Sex-Workers, HIV and The Constitution: AID v. Alliance for Open Society International (#UChiLawSCt)

Kimberly Rhoten, '13, and Hannah Garden-Monheit, '14
June 25, 2013

After a lengthy legal battle in the case of AID v. Alliance for Open Society International, Inc., the Supreme Court last week held unconstitutional the “anti-prostitution provision” of the United States Leadership Act of 2003. The Act required that non-governmental organizations in the U.S. and abroad  seeking U.S. government funding for HIV/AIDS prevention adopt a policy “explicitly opposing prostitution and sex trafficking. The New York-based Alliance for Open Society International, the named-plaintiff in the case, argued before the Supreme Court this past April that the funding requirement violated the group’s right to free speech.

The outcome of the decision stands to have far-reaching implications for sex-worker organizations across the globe. One such organization, Durbar, has worked for over twenty years to prevent HIV/AIDs transmission amongst the sex-worker community in the heart of the red-light district of Kolkata. Although initially established by medical professionals in partnership with the Indian government as a purely epidemiologic intervention, the organization today employ anything but traditional medical prevention techniques.

Today, the organization primarily advocates for the unionization of sex workers—a strategy that has not only had significant effects on the HIV rates in Kolkata but has also improved the safety and respect of the sex workers in the community. In March of this year, we traveled to Kolkata to speak with the members of Durbar. The directors of Durbar (themselves current and former sex workers) have undertaken impressive self-regulatory efforts to reduce HIV rates and combat trafficking. Peer health counselors  educate fellow sex workers in the community about condom use and safety precautions against violence. Inspectors from the union also conduct daily visits to Kolkata brothels looking for any potentially underage or unwillingly trafficked sex workers. According to Arvind Pandey of the National Institute of Medical Statistics, the Indian state of West Bengal where Durbar is active has one of the lowest HIV/AIDS rates in the country.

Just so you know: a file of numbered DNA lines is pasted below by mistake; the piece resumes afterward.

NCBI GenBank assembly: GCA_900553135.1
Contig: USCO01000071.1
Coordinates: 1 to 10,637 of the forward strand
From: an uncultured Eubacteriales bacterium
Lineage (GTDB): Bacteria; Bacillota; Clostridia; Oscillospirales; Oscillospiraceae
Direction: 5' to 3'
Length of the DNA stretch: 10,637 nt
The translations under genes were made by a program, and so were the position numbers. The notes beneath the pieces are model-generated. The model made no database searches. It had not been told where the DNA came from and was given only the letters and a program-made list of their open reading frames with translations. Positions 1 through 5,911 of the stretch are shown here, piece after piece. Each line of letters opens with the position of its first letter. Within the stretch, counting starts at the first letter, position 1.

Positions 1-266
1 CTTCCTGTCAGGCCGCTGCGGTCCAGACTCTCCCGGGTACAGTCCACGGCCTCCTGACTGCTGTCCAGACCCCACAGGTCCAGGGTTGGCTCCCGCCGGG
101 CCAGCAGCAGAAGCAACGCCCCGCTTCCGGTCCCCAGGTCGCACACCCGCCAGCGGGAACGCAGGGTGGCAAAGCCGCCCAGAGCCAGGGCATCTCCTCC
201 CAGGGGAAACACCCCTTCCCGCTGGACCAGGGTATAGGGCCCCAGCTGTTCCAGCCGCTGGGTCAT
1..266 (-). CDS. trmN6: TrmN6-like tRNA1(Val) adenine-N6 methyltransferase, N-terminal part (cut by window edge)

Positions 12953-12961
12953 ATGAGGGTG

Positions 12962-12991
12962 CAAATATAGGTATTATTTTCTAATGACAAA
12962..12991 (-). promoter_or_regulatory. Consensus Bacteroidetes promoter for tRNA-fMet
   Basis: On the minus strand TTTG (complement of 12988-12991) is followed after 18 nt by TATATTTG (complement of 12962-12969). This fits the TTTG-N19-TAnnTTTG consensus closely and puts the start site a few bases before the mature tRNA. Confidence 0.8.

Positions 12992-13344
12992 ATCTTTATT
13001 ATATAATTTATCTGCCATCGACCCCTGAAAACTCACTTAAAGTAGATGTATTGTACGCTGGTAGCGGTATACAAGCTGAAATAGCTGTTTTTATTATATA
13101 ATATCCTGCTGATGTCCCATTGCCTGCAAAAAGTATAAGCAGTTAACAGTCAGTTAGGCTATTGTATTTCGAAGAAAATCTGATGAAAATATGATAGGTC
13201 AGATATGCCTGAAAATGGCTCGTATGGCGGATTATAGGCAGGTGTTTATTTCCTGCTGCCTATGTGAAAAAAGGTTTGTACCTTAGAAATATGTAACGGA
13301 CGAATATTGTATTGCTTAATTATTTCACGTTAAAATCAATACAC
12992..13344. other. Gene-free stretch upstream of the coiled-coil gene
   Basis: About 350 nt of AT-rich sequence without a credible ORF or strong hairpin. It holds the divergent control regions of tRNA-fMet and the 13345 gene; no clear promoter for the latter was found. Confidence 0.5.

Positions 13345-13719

Despite the success of Durbar and other such sex worker-friendly organizations across the globe, the Leadership Act’s “anti-prostitution provision” prevented the funding of such groups for nearly ten years. In oral arguments to the Supreme Court this past April, the Alliance for Open Society urged the Court to consider evidence that the “anti-prostitution provision” not only on harmed free speech rights, but also significantly impaired HIV/AIDs prevention efforts. The provision forced medical professionals of the NGOs to take an affirmative stance against prostitution, a position that alienates some members of the community the NGOs attempt to serve. What’s more, prostitution  is legal in many countries. The government argued that the spending restriction is a permissible use of federal funding that furthers the U.S.’s objective of opposing prostitution and sex trafficking.

Today, the Supreme Court’s decision has opened new financial doors for organizations like Durbar and with it potential cooperative efforts with sex worker communities globally. As the experiences of sex worker unions, such as Durbar, demonstrate, the empowerment of sex workers may in fact be an effective method  to prevent sex trafficking as well as combat the HIV/AIDS epidemic – two important U.S. foreign policy objectives. Whether the Supreme Court’s decision today will impact the global rates of HIV/AIDs, only time will tell. However, we can be assured that organizations that cooperate with sex worker communities, like Durbar, will continue to be an essential component of the international fight against HIV/AIDs and other sexually transmitted diseases.

Hannah Garden-Monheit BA 2007, Grinnell College; JD Candidate 2014, The University of Chicago Law School

Kimberly Rhoten BA 2009, Uni